Full Proposal Submission
Full Proposal Applications must be received by our online application system no later than 5:00pm on Thursday, April 10, 2014. Detailed instructions for Full Proposal preparation and submission will be provided to invited applicants.
Selected teams are invited to make a ‘pitch-style’ presentation to our panel of judges on Thursday, April 17, 2014. These presentations are similar to investor presentations, i.e. focused on conveying the business opportunity and commercialization strategy, rather than typical scientific talks.
Work Plan Development
Based on the Full Proposals and Pitches, selected teams will be asked to develop and submit a work plan and budget, which they will present to the team of judges on Thursday, June 12, 2014.
Awarded projects are expected to launch no later than Tuesday, July 1, 2014.
Proposals are evaluated on the basis of their potential impact on patient, their timeline and pathway to commercialization, technical feasibility, and, most importantly, their potential for obtaining further financial investment to bring the proposed solution to market.
Project plans should not exceed 12 months in duration. Teams that successfully achieve their first year milestones may apply for additional funding to meet additional commercialization objectives.
BUDGETS AND USE OF FUNDS
Up to $700,000 of funding is available to support projects selected in the 2013-2014 cycle, with an additional $300,000 worth of in-kind additional resources (marketing, regulatory, reimbursement, and legal). There is no funding limit per project or a set number of projects that must be selected. All projects and their budgets are evaluated on their own merits. Historically, we have funded 5 to 6 projects per year, with budgets ranging from approximately $60K to $190K, and a median award size of $100K. Generally, the requested budget should be appropriate to the size of the commercial opportunity.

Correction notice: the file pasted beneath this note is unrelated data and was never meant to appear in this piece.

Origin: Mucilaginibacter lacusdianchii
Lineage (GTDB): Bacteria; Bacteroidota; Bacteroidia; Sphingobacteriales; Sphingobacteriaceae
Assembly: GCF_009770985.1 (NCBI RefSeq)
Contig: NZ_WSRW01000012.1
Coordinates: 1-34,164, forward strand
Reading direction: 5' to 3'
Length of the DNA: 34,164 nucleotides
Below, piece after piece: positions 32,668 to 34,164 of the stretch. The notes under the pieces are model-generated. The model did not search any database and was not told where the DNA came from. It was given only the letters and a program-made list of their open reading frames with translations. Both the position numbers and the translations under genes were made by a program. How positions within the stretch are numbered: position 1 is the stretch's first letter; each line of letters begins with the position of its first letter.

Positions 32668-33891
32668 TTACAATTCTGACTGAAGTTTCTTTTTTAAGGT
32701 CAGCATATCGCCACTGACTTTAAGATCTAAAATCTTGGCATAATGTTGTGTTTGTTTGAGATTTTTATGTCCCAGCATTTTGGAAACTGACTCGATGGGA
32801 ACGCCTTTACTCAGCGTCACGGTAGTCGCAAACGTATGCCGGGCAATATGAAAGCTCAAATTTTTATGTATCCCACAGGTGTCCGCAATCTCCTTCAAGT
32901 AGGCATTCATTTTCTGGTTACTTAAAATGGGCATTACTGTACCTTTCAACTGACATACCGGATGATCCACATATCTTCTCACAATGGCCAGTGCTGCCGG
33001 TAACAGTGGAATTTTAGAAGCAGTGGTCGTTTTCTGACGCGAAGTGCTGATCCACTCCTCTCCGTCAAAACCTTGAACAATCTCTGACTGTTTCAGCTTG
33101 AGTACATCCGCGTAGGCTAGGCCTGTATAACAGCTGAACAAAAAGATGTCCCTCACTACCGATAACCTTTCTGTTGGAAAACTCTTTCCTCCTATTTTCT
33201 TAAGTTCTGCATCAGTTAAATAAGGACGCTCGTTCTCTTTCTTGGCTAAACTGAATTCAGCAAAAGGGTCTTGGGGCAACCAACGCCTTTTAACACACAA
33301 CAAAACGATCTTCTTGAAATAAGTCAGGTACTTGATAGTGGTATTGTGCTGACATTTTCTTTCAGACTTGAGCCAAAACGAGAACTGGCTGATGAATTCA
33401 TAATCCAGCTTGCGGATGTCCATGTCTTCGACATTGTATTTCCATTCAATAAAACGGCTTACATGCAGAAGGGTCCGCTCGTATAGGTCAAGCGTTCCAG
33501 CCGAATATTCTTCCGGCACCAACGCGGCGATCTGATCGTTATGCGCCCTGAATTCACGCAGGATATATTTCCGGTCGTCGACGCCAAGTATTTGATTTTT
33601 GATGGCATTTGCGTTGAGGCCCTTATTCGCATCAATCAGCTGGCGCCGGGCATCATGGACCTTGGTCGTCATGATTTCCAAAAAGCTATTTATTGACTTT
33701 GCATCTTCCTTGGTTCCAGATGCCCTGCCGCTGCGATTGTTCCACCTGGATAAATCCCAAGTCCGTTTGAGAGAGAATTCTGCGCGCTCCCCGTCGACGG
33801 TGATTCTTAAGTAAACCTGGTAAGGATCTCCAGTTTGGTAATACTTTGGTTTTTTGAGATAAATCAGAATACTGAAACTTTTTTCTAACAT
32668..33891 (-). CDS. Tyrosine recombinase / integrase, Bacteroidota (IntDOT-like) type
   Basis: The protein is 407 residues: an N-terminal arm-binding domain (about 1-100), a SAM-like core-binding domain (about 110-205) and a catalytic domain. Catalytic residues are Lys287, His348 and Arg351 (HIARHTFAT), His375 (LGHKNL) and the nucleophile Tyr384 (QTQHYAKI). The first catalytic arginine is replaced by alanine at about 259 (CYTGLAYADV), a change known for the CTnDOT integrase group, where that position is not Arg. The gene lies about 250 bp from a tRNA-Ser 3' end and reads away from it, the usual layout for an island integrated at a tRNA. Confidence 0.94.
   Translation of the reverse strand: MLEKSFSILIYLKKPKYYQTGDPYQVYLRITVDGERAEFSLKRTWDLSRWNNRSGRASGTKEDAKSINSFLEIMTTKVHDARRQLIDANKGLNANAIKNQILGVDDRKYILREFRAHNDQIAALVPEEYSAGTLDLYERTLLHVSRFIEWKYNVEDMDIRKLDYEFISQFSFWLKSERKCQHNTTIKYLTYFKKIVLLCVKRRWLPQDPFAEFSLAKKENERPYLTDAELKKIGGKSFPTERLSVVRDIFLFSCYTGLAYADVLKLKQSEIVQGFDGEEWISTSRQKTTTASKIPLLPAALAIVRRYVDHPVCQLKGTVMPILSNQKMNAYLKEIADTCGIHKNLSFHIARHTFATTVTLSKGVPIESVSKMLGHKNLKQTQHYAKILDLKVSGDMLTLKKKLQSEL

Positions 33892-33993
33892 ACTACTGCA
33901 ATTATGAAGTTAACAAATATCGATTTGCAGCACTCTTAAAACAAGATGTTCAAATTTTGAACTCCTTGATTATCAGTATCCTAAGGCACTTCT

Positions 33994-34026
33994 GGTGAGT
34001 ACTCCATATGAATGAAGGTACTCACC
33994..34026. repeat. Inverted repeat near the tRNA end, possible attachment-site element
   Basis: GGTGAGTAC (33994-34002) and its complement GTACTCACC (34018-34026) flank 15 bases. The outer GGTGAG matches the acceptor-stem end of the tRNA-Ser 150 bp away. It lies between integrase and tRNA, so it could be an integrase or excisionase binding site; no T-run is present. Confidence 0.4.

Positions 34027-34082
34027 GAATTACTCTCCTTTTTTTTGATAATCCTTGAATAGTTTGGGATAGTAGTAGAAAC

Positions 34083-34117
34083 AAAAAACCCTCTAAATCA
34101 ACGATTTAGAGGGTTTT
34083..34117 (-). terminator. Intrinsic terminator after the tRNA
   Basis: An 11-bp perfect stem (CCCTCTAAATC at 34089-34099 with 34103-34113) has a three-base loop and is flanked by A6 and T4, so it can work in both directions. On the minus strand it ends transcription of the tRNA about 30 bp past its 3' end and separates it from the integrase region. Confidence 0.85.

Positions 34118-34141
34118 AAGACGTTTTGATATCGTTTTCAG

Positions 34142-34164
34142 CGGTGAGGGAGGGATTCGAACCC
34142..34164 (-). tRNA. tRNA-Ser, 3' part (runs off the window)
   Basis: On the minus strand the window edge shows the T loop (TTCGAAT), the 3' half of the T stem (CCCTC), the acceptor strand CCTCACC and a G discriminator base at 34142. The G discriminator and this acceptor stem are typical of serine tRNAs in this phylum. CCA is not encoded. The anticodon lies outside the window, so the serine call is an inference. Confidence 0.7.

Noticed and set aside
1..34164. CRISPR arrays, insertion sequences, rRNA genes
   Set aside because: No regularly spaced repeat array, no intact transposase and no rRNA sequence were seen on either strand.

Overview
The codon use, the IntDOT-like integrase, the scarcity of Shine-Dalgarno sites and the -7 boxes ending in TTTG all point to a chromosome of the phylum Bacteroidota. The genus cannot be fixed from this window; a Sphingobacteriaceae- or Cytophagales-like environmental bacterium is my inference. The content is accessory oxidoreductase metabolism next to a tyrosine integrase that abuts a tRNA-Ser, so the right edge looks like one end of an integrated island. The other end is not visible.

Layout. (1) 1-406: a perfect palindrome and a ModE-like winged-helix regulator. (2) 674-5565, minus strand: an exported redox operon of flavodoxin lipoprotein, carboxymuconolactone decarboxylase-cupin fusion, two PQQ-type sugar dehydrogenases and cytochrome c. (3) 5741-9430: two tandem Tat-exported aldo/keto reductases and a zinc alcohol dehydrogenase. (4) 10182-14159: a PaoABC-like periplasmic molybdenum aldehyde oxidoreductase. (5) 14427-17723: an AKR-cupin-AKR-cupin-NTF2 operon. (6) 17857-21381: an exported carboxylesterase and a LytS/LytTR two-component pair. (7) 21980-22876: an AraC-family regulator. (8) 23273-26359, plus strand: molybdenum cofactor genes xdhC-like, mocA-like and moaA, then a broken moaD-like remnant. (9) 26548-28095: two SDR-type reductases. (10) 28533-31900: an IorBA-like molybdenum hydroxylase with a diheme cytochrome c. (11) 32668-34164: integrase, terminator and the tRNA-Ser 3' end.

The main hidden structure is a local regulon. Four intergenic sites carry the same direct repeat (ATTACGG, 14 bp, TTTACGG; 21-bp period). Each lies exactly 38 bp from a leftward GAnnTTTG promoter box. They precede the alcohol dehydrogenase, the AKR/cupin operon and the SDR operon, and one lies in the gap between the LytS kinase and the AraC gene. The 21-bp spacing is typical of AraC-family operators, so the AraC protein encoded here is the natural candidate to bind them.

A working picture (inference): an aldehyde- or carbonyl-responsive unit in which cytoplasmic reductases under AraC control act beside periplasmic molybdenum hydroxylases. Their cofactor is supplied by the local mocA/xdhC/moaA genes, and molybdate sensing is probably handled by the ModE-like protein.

Funds MAY be used for:
salary and fringe benefits for project personnel (other than PIs or Co-PIs)
materials and supplies (including animal costs for preclinical studies)
consumable equipment (e.g. components for systems)
costs for human studies (e.g. IRB fees, patient recruitment fees, etc.)
Funds MAY NOT be used for:
salary or fringe for PIs or Co-PIs
space and renovations
For a list of frequently asked questions and answers to these questions, click here.
PROJECT MANAGEMENT AND REPORTING
The goal of the Partnership is to position promising biomedical technologies for licensing to commercial partners who will develop solutions to improve patient care and address underserved healthcare needs.